Subsections

7.3 A hyperbolic example

This example illustrates Laplace transform solution for a hyperbolic partial differential equation.

It also illustrates that the transformed coordinate is not always a time.

7.3.1 The physical problem

Find the horizontal perturbation velocity in a supersonic flow above a membrane overlaying a compressible variable medium. 7.3.2 The mathematical problem • Domain : • Unknown horizontal perturbation velocity • Hyperbolic
• Two homogeneous initial conditions
• One mixed boundary condition at and a regularity constraint at • Constant , where is the Mach angle.

Try a Laplace transform. The physics and the fact that Laplace transforms like only initial conditions suggest that is the one to be transformed. Variable is our time-like'' coordinate.

7.3.3 Transform the problem

Transform the partial differential equation: Transform the boundary condition: 7.3.4 Solve the transformed problem

Solve the partial differential equation, again effectively a constant coefficient ordinary differential equation:   Apply the boundary condition at : Apply the boundary condition at : Solving for and plugging it into the expression for gives: 7.3.5 Transform back

We need to find the original to Looking in the tables: The other factor is a shifted function , restricted to the interval that its argument is positive: With the bar, I indicate that I only want the part of the function for which the argument is positive. This could be written instead as where the Heaviside step function if is negative and 1 if it is positive. Use convolution, Table 6.3, # 7. again to get the product. This must be cleaned up. I do not want bars or step functions in my answer.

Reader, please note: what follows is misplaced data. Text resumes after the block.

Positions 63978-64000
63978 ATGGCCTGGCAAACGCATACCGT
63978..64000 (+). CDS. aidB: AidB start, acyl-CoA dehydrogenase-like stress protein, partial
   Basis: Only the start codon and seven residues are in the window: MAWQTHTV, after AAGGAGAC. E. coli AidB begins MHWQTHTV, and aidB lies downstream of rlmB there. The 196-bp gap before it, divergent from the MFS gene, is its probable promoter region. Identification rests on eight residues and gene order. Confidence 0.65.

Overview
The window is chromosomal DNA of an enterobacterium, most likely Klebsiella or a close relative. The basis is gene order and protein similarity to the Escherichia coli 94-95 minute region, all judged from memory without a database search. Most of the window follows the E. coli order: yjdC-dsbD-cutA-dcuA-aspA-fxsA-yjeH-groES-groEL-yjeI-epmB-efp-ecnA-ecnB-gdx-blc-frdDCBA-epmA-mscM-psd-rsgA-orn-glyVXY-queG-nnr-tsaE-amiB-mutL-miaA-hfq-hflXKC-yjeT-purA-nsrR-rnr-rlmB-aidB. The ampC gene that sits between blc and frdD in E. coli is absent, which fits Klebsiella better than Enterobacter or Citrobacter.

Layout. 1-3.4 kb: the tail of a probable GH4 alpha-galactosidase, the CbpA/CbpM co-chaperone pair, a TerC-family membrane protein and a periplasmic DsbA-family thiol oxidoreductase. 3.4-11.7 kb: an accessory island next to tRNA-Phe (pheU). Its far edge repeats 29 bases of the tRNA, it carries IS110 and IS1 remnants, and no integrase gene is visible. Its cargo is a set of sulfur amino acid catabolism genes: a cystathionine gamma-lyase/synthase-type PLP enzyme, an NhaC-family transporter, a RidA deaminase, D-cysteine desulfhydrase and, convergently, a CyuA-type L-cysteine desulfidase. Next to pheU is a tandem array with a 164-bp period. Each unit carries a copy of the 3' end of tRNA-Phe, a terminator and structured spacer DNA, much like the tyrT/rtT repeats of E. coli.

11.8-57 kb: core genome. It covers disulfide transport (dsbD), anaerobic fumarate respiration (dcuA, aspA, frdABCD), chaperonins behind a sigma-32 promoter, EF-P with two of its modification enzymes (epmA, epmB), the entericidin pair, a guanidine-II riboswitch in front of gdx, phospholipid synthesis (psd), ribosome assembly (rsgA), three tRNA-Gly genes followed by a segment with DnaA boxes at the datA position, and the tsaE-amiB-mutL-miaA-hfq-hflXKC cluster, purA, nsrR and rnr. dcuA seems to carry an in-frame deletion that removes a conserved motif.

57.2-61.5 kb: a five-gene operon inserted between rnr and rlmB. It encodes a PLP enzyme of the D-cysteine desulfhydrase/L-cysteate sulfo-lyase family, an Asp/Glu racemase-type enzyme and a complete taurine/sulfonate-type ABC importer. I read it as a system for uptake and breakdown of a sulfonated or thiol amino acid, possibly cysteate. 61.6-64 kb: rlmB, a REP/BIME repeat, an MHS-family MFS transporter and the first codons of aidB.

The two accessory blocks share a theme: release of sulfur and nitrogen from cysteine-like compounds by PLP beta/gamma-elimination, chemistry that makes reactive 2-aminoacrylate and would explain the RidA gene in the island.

I can do that by restricting the range of integration to only those values for which is nonzero. (Or is nonzero, if you prefer) Two cases now exist:  It is neater if the integration variable is the argument of . So, define and convert:  This allows me to see which physical values I actually integrate over when finding the flow at an arbitrary point: 7.3.6 An alternate procedure

An alternate solution procedure is to define a new unknown: You must derive the problem for v:

The boundary condition is simply: To get the partial differential equation for , use Similarly, for the initial conditions:  After finding , I still need to find from the definition of : Where do you get the integration constant??